I got my annual two gallons of 100LL for the Gravely a short time ago. The FBO out here still has the balls to ask $6 a gallon even though national price at FBOs has dropped :

    http://www.100ll.com/

    They show prices for 100LL and Jet A, but not the other grades of Avgas which a few places still offer. In Alaska and the Pacific NW you can still get green, and one batch of purple is made for the Reno Air Races each year.

    Other FBOs around here are cunts and won't sell to can buyers for excuses that do not make sense. Roosterville will but the owner and his son are quite nuts and I am not comfortable going on his property.

    I got my annual two gallons of 100LL for the Gravely a short time ago. The FBO out here still has the balls to ask $6 a gallon even though national price at FBOs has dropped :

    Could it be that FBO knows he’s your only source?

    Other FBOs around here are cunts and won’t sell to can buyers for excuses that do not make sense. Roosterville will but the owner and his son are quite nuts and I am not comfortable going on his property.

    Looks like that’s the case. Oh, well. Say, whattaya griping about for 2 lousy gallons anyway? $12 is lunch money now.

    • Replies: @Anonymous
    The vast majority of Avgas does in fact go into airplanes, which all FBOs will sell fuel to.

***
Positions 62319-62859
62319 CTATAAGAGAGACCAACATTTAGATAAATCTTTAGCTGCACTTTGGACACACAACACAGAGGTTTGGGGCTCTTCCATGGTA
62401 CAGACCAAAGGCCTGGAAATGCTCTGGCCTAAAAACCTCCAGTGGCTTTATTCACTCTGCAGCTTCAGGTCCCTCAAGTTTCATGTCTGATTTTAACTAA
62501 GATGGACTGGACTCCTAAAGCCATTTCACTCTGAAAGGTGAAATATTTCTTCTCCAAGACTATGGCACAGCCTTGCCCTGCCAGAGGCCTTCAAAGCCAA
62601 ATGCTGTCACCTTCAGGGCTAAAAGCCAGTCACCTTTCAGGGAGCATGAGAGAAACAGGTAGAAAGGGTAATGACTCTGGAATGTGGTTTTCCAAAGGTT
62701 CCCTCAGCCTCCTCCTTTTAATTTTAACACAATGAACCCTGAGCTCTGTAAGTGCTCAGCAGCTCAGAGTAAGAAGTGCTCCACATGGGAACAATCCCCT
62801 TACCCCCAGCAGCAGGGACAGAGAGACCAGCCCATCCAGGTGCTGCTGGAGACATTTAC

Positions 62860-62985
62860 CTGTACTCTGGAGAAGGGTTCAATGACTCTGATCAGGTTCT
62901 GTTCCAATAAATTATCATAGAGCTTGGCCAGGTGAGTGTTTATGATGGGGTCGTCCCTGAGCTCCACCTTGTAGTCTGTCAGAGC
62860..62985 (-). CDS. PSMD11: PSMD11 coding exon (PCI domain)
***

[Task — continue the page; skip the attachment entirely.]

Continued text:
It is not illegal to sell avgas to anyone, except to put it in a motor vehicle licensed for on road use which is equipped with a catalyst and marked "unleaded fuel only", but if they directly dispense it into a motor vehicle of any type many believe that the state may require them to pay road tax on every gallon they pump. I don't think it's true, but someone told them that. None the less, no one with any sense is running any vehicle on avgas, catalyst or not. 100LL avgas generally measures about 92 on the R+M/2 scale, since the avgas octane measurement scale was designed for large displacement supercharged air cooled radial engines operating at stratosphere altitudes.

    On car engines operated on roads, straight avgas will foul plugs really bad. The old red 80/87 was okay but its octane was so piss poor by R+M/2 standards it was only good for old flatheads and farm tractors and such. In race cars and boats, it doesn't foul plugs because you are operating at high power settings continuously.

    What people with vintage high compression sports and muscle cars do do with avgas is use it as an additive to regular autogas to increase octane and for valve seat lube for those nitwits that didn't have hardened seats put in when they did the last valve job. 100LL works great for that, green 100/130 even better and purple 115/145 even better yet.